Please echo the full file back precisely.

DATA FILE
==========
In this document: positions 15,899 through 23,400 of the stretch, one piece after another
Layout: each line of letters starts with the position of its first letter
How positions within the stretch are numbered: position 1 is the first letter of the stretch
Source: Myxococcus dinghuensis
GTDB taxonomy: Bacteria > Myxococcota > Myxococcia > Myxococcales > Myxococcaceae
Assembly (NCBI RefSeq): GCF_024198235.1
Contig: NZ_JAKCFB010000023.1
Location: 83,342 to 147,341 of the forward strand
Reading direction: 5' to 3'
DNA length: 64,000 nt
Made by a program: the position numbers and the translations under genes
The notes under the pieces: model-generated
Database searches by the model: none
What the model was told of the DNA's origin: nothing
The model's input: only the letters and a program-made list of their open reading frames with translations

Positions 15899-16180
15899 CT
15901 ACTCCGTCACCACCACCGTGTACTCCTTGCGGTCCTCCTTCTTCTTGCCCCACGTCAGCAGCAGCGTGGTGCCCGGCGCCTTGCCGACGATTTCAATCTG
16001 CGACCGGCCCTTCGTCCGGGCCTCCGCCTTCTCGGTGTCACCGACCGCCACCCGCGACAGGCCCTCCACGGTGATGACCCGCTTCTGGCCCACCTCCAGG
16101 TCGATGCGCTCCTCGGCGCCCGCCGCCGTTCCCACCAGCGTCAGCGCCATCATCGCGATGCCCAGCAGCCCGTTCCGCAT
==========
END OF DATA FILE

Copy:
In this document: positions 15,899 through 23,400 of the stretch, one piece after another
Layout: each line of letters starts with the position of its first letter
How positions within the stretch are numbered: position 1 is the first letter of the stretch
Source: Myxococcus dinghuensis
GTDB taxonomy: Bacteria > Myxococcota > Myxococcia > Myxococcales > Myxococcaceae
Assembly (NCBI RefSeq): GCF_024198235.1
Contig: NZ_JAKCFB010000023.1
Location: 83,342 to 147,341 of the forward strand
Reading direction: 5' to 3'
DNA length: 64,000 nt
Made by a program: the position numbers and the translations under genes
The notes under the pieces: model-generated
Database searches by the model: none
What the model was told of the DNA's origin: nothing
The model's input: only the letters and a program-made list of their open reading frames with translations

Positions 15899-16180
15899 CT
15901 ACTCCGTCACCACCACCGTGTACTCCTTGCGGTCCTCCTTCTTCTTGCCCCACGTCAGCAGCAGCGTGGTGCCCGGCGCCTTGCCGACGATTTCAATCTG
16001 CGACCGGCCCTTCGTCCGGGCCTCCGCCTTCTCGGTGTCACCGACCGCCACCCGCGACAGGCCCTCCACGGTGATGACCCGCTTCTGGCCCACCTCCAGG
16101 TCGATGCGCTCCTCGGCGCCCGCCGCCGTTCCCACCAGCGTCAGCGCCATCATCGCGATGCCCAGCAGCCCGTTCCGCAT